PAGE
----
Apple has removed approximately 60 Virtual Private Network (VPN) apps from its Chinese App Store. The Chinese government forced the decision on Apple by requiring VPN services to register with the government before they can sell their services in China.
For legitimate and trustworthy VPNs, this simply isn’t an option. That’s because VPN services allow their Chinese clients to privately and securely bypass censorship imposed by the Communist Party of China. That censorship is imposed by the government, using what is commonly referred to as the Great Firewall of China (GFC).
The GFC stops Chinese citizens from accessing much-loved sites including Gmail, Google, YouTube, Yahoo, Twitter, Facebook, Instagram, Github, Soundcloud, Pinterest, DropBox, and news sites like Bloomberg, the Independent, and many more.
Give Me Access!
For Chinese people who want to keep abreast of news in the West, or use popular services like everyone else in the world, a VPN is a blessing. A VPN allows them to beat the GFC by pretending to be in another country. This recovers their access to blocked content and lets them use the internet as if they were in that remote location.
The Chinese government has been cracking down on the use of VPNs to overcome its restrictions. In 2015, China passed a law that required VPN firms to register with the government. Up until now, that law has not been fully enforced. Since January 2017, however, the government has begun taking the law more seriously. As such, pressure has been mounting on Apple to do something about unlicensed VPN providers. Tim Cook, CEO of Apple, has made the following comment about the sudden removal of around 60 VPNs from the App Store:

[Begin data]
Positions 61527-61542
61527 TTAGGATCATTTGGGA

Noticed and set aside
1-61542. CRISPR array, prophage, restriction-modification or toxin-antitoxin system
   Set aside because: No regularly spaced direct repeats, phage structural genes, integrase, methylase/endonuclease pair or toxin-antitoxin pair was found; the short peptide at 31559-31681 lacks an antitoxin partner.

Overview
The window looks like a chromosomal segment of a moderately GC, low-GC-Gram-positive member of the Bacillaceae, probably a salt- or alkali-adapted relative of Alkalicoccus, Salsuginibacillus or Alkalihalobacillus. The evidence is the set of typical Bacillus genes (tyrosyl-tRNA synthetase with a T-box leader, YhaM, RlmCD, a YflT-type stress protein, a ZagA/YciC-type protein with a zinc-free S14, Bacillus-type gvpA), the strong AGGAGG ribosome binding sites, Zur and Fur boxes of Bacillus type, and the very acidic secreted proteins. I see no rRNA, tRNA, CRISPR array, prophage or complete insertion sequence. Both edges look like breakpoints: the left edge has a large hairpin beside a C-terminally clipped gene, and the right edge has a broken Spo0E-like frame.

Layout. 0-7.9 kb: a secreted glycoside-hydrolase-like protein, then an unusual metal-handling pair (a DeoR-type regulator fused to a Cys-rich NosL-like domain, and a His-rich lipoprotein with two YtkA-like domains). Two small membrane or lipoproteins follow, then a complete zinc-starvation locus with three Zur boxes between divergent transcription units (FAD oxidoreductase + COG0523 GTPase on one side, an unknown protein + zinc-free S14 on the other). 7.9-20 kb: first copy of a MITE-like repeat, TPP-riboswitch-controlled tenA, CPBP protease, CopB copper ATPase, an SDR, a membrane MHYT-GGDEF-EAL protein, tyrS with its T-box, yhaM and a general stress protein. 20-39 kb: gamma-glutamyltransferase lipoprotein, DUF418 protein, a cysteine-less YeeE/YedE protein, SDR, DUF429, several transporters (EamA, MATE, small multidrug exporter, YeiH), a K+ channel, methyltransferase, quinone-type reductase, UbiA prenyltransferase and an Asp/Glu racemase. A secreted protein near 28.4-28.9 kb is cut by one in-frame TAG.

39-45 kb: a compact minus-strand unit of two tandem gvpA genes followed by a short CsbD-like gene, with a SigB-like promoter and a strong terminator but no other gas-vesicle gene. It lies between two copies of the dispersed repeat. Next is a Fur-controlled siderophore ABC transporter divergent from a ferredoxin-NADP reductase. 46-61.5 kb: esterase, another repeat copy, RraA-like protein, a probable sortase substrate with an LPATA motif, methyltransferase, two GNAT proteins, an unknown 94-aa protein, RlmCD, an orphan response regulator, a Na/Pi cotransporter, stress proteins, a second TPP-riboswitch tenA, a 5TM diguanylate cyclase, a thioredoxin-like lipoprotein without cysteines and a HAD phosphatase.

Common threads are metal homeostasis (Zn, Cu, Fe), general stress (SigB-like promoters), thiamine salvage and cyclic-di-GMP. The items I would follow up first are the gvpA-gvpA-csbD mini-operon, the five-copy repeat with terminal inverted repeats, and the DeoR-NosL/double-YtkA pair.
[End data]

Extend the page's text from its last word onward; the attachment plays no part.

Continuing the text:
“We would rather not remove apps, but like we do in other countries we follow the law wherever we do business.”
Apple has been pushing heavily to increase its presence within China. The firm is in the process of opening a data center there. That data center will be run in cooperation with a local Chinese firm, in order to comply with the Communist Party’s strict cybersecurity rules. It is because of these expansion plans that Apple needs to comply with requests from the Chinese government. In 2015, Apple sold more iPhones in China than it did in the US. That puts things into perspective.
This isn’t the first time that Apple has complied with a request from the Communist Party. In January, Apple removed the New York Times app from its App Store in China. Many people, including Edward Snowden, expressed distaste at the decision.
Unfortunately for the VPNs that have been removed from the App Store, obtaining a license from the Chinese government isn’t an option. VPNs provide subscribers with their services discretely, in order to give them privacy.
For this reason, legitimate and trusted VPN services such as Private Internet Access and ExpressVPN have now been removed from Apple’s Chinese App Store. For Chinese citizens, that means an inability to access those well-known VPN services, as their websites are already blocked by Chinese Internet Service Providers (ISPs).